When the Pharisees reasoned in their hearts that He was blaspheming when He forgave the sins of the paralytic, He asked: "Whether is it easier to say to the sick of the palsy, Thy sins be forgiven thee; or to say, Arise, and take up thy bed and walk?" Whereupon He put them to shame by proceeding to heal the paralytic with the simple words: "I say unto thee, Arise and take up thy bed, and go thy way unto thine house" (Mk 2:9, 11). To the Pharisees' insinuation that by eating with publicans and sinners He showed Himself to be as bad as they, He responded: "They that be whole need not a physician, but they that are sick...I am not come to call the righteous, but sinners to repentance" (Mt 9:12f). He answered the Pharisees' charge that His disciples had desecrated the Sabbath: "Have ye not read what David did…or have ye not read in the law, how that on the sabbath days the priests in the temple profane the sabbath, and are blameless? But I say unto you, That in this place is one greater than the temple. But if ye had known what this meaneth, I will have mercy and not sacrifice, ye would not have condemned the guiltless. For the Son of man is Lord even of the sabbath" (Mt 12:3,5‑8). When at another time the scribes charged His disciples with transgressing the tradition of the elders by eating with unwashed hands, He answered, "Why do ye also transgress the commandment of God by your tradition" and applied Isaiah's words to them: "Ye hypocrites, well did Isaiah prophecy of you‑say­ing, This people draweth nigh unto me with their mouth, and honoreth me with their lips; but their heart is far from me. But in vain do they worship me, teaching for doctrines the commandments of men" (Mt 15:3,7‑9). Finally, when after Jesus had called Himself the Light of the world they said: "Thou bearest record of thyself; thy record is not true," He set them straight by saying: "Though I bear record of myself, yet my record is true; for I know whence I came, and whither I go; but ye cannot tell whence I came, and whither I go. Ye judge after the flesh: I judge no man. And yet, if I judge, my judgment is true; for I am not alone, but I and the Father that sent me" (Jn 8:12‑18).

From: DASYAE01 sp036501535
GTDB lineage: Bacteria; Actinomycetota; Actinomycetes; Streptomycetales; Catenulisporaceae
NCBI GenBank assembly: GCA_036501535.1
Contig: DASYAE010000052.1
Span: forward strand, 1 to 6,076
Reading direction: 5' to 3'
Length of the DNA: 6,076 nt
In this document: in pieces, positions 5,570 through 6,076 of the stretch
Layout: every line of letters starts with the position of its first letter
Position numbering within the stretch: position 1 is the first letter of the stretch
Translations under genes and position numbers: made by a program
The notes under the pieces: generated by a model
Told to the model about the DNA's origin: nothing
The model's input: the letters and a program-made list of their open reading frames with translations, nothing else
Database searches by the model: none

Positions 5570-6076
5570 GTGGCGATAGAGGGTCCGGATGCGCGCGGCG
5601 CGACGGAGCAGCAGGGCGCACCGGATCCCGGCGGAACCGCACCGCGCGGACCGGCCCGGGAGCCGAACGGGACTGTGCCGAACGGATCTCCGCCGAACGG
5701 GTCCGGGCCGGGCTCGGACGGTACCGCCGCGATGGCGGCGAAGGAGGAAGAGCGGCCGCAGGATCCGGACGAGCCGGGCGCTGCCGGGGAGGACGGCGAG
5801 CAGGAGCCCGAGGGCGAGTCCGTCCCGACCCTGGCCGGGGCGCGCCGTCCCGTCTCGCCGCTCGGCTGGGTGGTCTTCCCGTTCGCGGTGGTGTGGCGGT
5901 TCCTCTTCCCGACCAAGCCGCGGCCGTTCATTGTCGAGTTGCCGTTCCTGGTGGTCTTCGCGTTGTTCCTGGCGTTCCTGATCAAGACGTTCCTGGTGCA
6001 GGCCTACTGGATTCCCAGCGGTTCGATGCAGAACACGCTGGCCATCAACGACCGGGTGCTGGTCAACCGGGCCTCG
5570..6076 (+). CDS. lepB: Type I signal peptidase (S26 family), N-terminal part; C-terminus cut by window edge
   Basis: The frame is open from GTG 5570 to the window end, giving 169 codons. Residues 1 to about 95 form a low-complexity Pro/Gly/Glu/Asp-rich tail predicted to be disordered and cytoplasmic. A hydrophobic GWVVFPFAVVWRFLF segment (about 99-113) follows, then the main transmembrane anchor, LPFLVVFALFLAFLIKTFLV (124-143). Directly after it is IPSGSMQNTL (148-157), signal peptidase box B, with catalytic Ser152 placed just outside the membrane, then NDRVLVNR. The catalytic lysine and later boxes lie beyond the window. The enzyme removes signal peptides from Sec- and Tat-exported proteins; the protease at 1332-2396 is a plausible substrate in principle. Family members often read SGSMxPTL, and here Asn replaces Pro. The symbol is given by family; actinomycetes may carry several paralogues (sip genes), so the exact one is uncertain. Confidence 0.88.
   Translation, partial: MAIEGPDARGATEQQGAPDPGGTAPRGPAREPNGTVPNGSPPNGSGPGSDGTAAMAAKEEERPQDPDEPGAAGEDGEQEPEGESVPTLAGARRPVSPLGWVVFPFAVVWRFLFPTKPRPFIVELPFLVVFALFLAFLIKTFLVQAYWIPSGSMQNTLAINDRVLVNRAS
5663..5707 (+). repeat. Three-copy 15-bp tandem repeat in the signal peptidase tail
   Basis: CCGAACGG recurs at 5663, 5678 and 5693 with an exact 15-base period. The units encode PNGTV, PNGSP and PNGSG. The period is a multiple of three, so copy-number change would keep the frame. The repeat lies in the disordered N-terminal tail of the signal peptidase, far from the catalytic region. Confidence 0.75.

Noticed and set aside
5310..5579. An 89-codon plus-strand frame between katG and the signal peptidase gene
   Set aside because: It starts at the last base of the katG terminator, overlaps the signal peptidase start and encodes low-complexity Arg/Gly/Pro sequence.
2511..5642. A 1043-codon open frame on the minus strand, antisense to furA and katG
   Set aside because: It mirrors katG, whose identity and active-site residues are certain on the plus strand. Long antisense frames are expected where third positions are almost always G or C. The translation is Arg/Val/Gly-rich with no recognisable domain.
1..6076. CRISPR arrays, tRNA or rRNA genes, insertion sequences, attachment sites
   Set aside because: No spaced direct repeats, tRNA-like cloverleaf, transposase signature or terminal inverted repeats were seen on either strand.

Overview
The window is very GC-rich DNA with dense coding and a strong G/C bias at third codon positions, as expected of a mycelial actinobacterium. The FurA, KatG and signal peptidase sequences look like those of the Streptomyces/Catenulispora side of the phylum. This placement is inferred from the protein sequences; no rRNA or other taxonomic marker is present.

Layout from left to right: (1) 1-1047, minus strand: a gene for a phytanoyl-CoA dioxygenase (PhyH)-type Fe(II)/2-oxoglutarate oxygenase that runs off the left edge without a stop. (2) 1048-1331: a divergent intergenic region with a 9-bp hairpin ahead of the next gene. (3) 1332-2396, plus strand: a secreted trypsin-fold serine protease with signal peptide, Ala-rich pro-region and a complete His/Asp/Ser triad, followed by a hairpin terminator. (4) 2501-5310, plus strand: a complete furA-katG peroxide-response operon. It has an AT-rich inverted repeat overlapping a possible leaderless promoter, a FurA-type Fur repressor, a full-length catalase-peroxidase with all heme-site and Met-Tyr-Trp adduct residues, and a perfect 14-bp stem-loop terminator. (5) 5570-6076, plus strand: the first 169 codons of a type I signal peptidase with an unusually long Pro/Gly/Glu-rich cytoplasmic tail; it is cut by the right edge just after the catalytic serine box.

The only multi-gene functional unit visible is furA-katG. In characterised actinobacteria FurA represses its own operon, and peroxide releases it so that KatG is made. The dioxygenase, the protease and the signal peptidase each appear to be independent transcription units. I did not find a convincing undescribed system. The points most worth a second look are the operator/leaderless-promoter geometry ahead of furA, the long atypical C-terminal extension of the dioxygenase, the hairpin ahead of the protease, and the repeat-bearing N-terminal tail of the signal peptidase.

As Jesus, so also His great Apostle Paul made frequent use of apologetics, for example, in his use of the dialectic method of presentation. He either answers a charge or objection actually raised against his teaching or anticipates an objection, at other times even sets up an imaginary opponent, and in each case presents a fitting and only too telling answer. Romans especially abounds in examples of this highly effective rhetorical device. Thus he begins chapter two: "Therefore thou art inexcusable, O man, whoso­ever thou art that judgest: for wherein thou judgest another, thou condemnest thyself; for thou that judgest doest the same things...And thinkest thou this, O man that judgest them which do such things, and doest the same, that thou shalt escape the judgment of God?" (2:1,3). Anticipating an objection to his putting the self‑righteous Jew in his place, he asks: "What advantage then hath the Jew? or what profit is there of circumcision?" His answer: "Much every way: chiefly because unto them were committed the oracles of God" (3:1,2). Aware that someone might draw a wrong conclusion from his praise of the boundless grace of God in the justification of the sinner ‑ for "where sin abounded, grace did much more abound" ‑, he asks: "What shall we say then? Shall we continue in sin, that grace may abound?" To his frequently used strong rejection of this blasphemy, "God forbid," he adds what might be called a strong logical rebuttal: "How shall we that are dead (better, have died) to sin, live any longer therein?" (6:1,2). Having said, that we needed to get out from under the law in order to be able to keep it and thus serve God "in newness of the spirit, and not in oldness of the letter," he asks a question that might easily arise in the mind of the reader: "What shall we say then? Is the law sin?" His first words in a longer answer to this question are: "God forbid: Nay, I had not known sin, but by the law: for I had not known lust, except the law had said, Thou shalt not covet. But sin taking occasion by the commandment wrought in me all manner of concupiscence. For without the law sin was dead" (7:7,8). One more example from Romans. Paul had in chapters 9 and 10 presented the extremely sad story of Israel, who had "stumbled at that stumbling stone," and of whom the Lord had to say through Isaiah: "All day long I have stretched forth my hands unto a disobedient and gainsaying people." Envisioning a question posed because of the unbelief and apostasy of Israel, Paul asks, "I say then, Hath God cast away his people?" Again he answers "God forbid." and points as proof to his own example and to the answer God gave to Elijah as concerning the "remnant according to the election of grace" (v. 5). "I have reserved to myself seven thousand men, who have not bowed the knees to the image of Baal" (v. 3). Hardly a better example of Paul's use of the dialectic method can be found than his refutation of the denial of the resurrection of the dead in the Corinthian congregation. Assuming what is denied to be true, he points to the inevitable and disastrous consequences: "If there is no resurrection of the dead, then is Christ not risen; ...and if Christ be not raised, your faith is vain; ye are yet in your sins. Then they also which are fallen asleep in Christ are perished." All of which, however, is shown to be not in the least in doubt because Paul can add: "But now is Christ risen from the dead, and become the firstfruits of them that slept" (1 Cor 15:12‑20). (Other examples of Paul's use of this method: Ro 2:17‑24; 7:13; 1 Cor 15:35‑44; Ga 2:17; 3:19‑22).